And—something not visible in earlier eras of classical history—grass grew up between the paving stones of Greco-Roman civilisation; distinctive local cultures flourished in the provinces. Armenia acquired an alphabet and a written literature and also, in the 6th and 7th centuries, compact domed stone churches which are satisfyingly mathematical in their proportions. The uncommon common sense of Egyptian hermits was recorded in stories and sayings, the Apophthegmata Patrum, which still sell well in modern translations. Most striking of all, the Syriac language, the lingua franca of the Fertile Crescent, acquired a distinctive literature. Semitic languages, they say, are like love—the first is the worst—but the beauty of the poetry of S. Ephrem the Syrian shines through the English translations of Sebastian Brock, even for those of us who read no Syriac, while the multifarious learning cultivated from the 6th century onwards in Syriac-speaking Christian monasteries such as Qenneshre on the east bank of the Euphrates formed a vital link between Greek science and philosophy and the Arab thinkers and scholars of 9th century Iraq.
Add to all this what was going on beyond the frontiers of the Roman Empire, and a concern with the decline and fall of Roman rule in western Europe begins to seem somewhat parochial. Ethiopia and Ireland emerge into the historical record. Also, there was another whole empire to the east of the Roman frontier, that of Sasanian Persia, whose realms comprised modern Iraq as well as the Iranian plateau and territories to the east. The Rise of Islam swept away the Sasanian dynasty with astonishing rapidity, but understanding Sasanian Iran still helps greatly to elucidate the particular character of that ancient land. Some of the most important events in modern Near Eastern history happened in the 7th century AD.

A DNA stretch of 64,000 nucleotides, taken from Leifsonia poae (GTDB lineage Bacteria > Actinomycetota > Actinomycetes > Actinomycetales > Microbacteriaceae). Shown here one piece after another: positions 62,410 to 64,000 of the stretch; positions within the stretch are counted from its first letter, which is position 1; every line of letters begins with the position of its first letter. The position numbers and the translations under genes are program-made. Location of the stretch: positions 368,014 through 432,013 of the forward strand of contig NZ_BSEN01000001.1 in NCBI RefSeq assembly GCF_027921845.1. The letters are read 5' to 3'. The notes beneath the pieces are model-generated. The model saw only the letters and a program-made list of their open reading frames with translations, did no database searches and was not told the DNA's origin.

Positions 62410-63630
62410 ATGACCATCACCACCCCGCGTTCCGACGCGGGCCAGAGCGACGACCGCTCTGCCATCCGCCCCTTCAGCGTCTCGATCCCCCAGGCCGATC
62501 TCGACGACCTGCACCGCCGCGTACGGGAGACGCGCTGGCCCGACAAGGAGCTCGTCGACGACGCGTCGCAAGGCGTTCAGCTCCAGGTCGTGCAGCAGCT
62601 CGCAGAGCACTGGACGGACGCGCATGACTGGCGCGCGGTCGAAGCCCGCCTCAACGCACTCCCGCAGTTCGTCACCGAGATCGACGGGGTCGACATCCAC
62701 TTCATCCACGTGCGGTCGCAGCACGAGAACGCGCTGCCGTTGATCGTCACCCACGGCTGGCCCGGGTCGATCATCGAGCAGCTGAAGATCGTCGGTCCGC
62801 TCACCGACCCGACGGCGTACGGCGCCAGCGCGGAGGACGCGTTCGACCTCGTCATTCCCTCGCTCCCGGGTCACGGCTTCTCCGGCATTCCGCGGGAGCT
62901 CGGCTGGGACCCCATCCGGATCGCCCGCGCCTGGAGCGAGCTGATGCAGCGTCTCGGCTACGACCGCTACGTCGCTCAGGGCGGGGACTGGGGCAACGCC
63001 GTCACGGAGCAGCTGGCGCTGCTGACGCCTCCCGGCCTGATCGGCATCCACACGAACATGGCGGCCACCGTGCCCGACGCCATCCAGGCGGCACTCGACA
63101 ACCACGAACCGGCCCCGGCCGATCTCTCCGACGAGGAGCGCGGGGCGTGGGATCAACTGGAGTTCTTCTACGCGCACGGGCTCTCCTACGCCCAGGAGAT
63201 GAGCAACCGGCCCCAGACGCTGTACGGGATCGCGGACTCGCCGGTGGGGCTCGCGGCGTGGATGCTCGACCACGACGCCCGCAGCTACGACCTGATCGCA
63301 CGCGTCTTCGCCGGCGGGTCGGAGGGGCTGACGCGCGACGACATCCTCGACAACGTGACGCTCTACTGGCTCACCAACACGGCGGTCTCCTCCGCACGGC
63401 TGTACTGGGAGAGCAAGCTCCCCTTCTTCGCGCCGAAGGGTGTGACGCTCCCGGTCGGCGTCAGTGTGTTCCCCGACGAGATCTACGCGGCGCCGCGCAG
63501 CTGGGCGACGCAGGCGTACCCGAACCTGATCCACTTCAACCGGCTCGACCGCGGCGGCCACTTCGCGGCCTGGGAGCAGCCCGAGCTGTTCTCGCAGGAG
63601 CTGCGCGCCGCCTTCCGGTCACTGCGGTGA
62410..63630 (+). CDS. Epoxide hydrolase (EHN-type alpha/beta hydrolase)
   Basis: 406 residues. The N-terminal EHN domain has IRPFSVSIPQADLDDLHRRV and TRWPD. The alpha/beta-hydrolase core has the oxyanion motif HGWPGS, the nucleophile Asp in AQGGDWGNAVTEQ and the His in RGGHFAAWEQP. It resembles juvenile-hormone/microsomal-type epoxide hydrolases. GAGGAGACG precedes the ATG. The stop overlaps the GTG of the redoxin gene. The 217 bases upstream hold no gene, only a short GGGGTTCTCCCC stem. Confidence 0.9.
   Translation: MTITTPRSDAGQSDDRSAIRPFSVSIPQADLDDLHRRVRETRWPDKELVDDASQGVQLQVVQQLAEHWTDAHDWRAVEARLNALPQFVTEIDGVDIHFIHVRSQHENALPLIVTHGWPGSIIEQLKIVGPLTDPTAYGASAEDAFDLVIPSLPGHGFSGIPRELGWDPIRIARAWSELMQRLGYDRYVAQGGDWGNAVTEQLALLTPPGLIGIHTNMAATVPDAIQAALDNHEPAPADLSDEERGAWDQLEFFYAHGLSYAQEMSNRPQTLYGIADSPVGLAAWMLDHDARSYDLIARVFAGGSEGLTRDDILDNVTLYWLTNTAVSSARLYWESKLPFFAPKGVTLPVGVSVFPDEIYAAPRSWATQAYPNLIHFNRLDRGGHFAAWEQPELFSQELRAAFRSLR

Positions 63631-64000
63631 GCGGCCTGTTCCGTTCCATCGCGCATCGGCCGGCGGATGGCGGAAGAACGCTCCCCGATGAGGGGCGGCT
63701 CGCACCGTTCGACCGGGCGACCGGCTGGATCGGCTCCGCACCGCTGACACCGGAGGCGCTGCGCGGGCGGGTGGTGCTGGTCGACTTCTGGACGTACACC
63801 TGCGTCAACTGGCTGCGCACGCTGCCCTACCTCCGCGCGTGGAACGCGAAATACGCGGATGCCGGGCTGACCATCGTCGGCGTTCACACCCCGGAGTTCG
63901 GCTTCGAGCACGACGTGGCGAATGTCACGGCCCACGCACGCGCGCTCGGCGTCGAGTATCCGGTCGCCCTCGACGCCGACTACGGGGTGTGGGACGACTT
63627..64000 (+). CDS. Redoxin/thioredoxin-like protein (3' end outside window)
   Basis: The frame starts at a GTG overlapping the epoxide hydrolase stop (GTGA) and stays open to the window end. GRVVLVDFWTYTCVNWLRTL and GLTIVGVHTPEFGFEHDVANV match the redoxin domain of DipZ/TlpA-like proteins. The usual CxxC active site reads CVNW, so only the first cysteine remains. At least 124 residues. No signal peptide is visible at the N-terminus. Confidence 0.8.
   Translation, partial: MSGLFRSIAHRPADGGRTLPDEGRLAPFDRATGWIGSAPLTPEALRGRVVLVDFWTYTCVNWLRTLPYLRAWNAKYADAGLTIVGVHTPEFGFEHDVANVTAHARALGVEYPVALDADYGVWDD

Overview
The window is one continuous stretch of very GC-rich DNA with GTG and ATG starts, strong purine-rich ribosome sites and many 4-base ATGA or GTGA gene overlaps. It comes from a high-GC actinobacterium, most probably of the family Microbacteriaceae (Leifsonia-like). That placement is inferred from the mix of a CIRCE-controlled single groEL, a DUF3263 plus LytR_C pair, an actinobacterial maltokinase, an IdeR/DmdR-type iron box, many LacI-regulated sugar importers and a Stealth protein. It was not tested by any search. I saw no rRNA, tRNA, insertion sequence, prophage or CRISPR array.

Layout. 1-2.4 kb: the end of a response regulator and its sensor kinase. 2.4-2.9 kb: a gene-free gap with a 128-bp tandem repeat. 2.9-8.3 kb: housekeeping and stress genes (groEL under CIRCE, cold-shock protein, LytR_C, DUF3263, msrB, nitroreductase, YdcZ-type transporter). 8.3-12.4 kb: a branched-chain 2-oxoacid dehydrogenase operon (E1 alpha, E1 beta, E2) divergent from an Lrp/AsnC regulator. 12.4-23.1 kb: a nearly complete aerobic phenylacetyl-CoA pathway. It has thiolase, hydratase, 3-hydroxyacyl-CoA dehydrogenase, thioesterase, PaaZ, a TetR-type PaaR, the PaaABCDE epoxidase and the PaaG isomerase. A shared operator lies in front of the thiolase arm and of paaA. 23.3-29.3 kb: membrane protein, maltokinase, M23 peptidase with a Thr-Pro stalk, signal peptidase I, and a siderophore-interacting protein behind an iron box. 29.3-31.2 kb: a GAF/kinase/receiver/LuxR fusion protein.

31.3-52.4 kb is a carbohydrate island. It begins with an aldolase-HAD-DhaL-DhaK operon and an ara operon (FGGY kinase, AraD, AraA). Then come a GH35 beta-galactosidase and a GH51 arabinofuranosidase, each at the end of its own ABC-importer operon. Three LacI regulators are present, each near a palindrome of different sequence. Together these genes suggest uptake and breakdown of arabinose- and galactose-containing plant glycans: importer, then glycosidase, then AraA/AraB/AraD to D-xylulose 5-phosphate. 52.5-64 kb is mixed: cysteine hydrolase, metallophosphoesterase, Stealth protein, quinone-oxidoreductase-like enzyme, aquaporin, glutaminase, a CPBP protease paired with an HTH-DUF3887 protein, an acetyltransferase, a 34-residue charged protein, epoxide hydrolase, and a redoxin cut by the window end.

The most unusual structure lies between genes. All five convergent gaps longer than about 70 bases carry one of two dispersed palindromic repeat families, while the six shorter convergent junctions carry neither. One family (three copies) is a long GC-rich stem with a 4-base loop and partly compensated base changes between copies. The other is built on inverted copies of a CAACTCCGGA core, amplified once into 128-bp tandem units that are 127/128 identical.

The history of Late Antiquity in fact fails to conform to preconceived patterns of progress and decline. Rather, it displays kaleidoscopic cultural diversity; the rational actor, that callow and colourless character beloved of economists, is difficult to discover. History may be servitude, history may be freedom. Perhaps it teaches nothing except that it teaches nothing—but it does present for our examination people setting about the difficult business of facing up to the forces of Nature, of believing in one God or many, of making the best of being human. In Late Antiquity, they did this in more ways than most.
Featured Image credit: Hagia Sophia (Church of the Holy Wisdom) is a former Greek Orthodox patriarchal basilica, later an imperial mosque, and now a museum in Istanbul, Turkey. brewbooks, 2006. CC BY-SA 2.0 via Wikimedia Commons.